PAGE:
HC Deb 05 May 1913 vol 52 cc1676-8
13. Sir J. D. REES

asked the President of the Board of Education whether, when there is slight overcrowding in schools, the provisions of the Code are ruthlessly enforced, or whether a reasonable regard is exercised and latitude allowed in respect of the pockets of the ratepayers, who on account of the burden of rates and taxes are themselves too often overcrowded and unprovided with the accommodation exacted for their children?

The PRESIDENT of the BOARD of EDUCATION (Mr. J. A. Pease)

Each case is considered on its merits, and, generally speaking, a deduction is only made from the Grant for failure to observe the Regulations with regard to overcrowding in cases where the Board are satisfied that there is no adequate excuse for the failure by a local education authority to provide sufficient accommodation and after warning has been given.

Sir J. D. REES

Would the right hon. Gentleman consider an education rate of £200,000 in Nottingham an adequate excuse?


No, I do not think that the education rate in itself would be an excuse.


Is the right hon. Gentleman aware that Article 19 of the Code says:— The average number of scholars in attendance most not exceed the recognised accommodation, and in view of that Article and the right hon. Gentleman's answer, does he intend to withdraw it or to insist on it?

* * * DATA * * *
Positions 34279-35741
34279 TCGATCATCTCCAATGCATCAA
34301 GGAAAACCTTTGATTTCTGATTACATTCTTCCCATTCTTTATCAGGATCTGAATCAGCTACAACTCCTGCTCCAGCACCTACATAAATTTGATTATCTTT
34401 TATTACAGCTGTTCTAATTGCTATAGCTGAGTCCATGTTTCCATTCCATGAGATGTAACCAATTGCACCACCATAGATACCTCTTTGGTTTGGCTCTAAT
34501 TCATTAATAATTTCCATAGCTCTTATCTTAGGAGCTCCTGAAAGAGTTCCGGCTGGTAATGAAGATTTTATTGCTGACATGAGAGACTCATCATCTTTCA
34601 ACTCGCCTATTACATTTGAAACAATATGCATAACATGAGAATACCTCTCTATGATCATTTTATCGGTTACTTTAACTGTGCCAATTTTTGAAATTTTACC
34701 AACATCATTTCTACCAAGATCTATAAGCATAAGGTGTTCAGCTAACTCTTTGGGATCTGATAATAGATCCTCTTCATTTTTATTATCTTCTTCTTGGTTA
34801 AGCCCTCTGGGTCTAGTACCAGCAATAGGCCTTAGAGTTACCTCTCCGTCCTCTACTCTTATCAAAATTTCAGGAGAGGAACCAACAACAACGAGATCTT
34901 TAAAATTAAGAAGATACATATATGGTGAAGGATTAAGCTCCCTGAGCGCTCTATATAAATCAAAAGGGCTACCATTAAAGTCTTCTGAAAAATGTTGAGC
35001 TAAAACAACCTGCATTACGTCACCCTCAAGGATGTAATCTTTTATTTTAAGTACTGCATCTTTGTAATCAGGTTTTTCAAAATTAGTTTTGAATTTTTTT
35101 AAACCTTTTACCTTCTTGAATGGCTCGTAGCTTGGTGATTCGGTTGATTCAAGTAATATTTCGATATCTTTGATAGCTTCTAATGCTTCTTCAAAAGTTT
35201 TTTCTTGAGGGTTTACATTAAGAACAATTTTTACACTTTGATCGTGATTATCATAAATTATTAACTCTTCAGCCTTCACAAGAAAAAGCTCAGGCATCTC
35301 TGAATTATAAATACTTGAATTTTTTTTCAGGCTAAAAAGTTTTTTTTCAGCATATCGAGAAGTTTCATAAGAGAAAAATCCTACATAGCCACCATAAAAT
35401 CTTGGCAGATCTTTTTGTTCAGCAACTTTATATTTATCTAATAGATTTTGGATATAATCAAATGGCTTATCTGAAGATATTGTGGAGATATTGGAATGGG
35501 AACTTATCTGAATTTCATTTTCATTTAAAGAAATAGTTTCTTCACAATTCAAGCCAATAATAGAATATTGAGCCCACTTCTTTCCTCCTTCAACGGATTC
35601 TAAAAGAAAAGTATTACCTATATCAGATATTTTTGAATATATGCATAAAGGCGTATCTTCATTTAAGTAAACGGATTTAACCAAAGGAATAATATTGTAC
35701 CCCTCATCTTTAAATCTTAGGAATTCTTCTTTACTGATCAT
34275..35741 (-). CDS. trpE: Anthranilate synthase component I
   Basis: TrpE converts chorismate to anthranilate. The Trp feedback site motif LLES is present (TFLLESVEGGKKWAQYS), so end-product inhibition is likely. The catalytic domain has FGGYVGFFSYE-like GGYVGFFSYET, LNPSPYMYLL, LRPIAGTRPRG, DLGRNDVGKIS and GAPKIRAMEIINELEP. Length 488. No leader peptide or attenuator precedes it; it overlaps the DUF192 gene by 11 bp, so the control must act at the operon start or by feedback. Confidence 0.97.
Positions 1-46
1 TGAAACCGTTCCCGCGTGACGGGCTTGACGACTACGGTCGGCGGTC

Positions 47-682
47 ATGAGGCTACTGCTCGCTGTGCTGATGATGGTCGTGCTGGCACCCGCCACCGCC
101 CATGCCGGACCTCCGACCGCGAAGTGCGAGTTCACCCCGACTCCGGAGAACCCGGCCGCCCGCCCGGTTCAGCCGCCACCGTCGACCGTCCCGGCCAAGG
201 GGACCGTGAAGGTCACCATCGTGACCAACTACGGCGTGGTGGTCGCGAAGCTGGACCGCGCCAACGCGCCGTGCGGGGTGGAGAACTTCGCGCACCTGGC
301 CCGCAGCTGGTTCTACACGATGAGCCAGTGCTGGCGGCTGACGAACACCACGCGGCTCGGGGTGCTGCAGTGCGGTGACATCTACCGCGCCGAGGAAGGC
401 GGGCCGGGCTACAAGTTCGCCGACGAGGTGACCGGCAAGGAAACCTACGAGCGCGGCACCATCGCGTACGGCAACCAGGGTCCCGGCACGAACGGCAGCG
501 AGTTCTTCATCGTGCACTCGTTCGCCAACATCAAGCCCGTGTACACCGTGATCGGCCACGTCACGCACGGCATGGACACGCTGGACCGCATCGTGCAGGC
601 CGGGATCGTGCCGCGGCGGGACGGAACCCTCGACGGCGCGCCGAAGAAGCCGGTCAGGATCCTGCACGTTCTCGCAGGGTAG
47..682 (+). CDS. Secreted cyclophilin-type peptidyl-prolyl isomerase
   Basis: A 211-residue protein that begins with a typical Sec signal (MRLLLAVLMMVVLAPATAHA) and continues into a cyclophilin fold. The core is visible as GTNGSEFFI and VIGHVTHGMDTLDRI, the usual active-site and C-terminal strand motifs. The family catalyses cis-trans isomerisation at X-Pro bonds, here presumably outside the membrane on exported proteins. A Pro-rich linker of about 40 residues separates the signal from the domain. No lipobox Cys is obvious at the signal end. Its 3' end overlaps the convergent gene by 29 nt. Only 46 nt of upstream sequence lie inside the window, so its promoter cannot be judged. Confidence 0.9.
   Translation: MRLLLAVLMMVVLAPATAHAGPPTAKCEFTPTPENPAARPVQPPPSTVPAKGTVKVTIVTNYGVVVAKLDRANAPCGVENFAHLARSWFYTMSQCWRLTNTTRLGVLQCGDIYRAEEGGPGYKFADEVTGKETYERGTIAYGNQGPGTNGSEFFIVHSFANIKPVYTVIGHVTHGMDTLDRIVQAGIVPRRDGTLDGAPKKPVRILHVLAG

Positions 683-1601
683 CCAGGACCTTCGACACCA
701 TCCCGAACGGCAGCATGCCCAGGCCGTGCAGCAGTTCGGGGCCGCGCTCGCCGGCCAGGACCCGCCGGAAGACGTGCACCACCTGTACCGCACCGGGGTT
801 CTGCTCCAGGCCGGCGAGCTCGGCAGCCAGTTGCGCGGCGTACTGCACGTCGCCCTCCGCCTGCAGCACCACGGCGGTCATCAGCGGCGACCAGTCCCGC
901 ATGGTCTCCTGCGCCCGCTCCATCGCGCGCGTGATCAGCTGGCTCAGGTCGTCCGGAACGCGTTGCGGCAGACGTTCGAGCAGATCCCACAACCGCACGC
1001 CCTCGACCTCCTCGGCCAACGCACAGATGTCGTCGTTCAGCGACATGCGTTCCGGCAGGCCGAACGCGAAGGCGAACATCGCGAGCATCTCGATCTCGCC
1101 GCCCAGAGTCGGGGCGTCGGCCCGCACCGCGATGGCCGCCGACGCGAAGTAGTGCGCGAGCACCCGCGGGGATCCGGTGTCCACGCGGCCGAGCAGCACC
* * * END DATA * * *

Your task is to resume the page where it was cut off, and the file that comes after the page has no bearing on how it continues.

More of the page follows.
I intend to insist on it, but to use my discretion as to the merits of every case.


Who is going to decide what are the merits of the case?


I am.

14. Mr. KING

asked the President of the Board of Education whether he is aware that the proposals for a Council school at Chorley, which are still under consideration, originally included the erection of cookery and manual instruction class-rooms; that these class-rooms were objected to by the managers of the voluntary schools which offered no similar facilities, and that these class-rooms were consequently withdrawn from the plan; and whether it is the policy of the Board of Education to prohibit all improvements in curriculum, teaching, and equipment wherever such improvements are objected to by the clergy and others interested in existing voluntary schools?


The Board have, of course, no official knowledge in regard to the discussion of plans by the local education authority before their submission to the Board for approval. The preliminary sketch plans for the new Council school showed no rooms for cookery or manual instruction. The Board do not insist upon the inclusion of rooms for special subjects in plans of new public elementary schools.